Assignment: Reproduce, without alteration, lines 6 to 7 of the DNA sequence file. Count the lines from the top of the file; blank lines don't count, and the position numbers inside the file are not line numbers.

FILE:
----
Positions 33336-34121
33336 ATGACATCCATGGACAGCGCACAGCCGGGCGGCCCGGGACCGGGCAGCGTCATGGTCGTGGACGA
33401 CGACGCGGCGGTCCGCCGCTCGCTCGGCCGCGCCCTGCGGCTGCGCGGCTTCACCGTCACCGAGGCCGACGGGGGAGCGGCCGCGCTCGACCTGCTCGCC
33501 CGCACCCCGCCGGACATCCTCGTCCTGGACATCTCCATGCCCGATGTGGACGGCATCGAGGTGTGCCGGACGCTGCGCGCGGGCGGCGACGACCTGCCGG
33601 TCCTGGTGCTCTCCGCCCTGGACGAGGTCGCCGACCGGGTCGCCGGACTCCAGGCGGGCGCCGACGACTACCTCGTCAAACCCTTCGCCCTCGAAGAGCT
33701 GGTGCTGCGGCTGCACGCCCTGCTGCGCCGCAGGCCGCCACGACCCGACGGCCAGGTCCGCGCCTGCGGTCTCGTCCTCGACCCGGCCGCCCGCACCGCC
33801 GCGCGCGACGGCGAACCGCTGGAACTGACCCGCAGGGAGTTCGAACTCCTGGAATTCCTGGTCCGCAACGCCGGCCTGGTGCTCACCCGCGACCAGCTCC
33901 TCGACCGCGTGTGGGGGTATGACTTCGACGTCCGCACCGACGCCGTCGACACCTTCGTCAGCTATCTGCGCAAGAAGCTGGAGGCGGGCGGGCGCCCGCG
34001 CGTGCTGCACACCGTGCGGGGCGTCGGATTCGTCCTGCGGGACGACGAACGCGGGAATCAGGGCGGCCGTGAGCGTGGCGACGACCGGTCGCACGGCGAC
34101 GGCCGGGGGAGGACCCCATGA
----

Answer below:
33701 GGTGCTGCGGCTGCACGCCCTGCTGCGCCGCAGGCCGCCACGACCCGACGGCCAGGTCCGCGCCTGCGGTCTCGTCCTCGACCCGGCCGCCCGCACCGCC
33801 GCGCGCGACGGCGAACCGCTGGAACTGACCCGCAGGGAGTTCGAACTCCTGGAATTCCTGGTCCGCAACGCCGGCCTGGTGCTCACCCGCGACCAGCTCC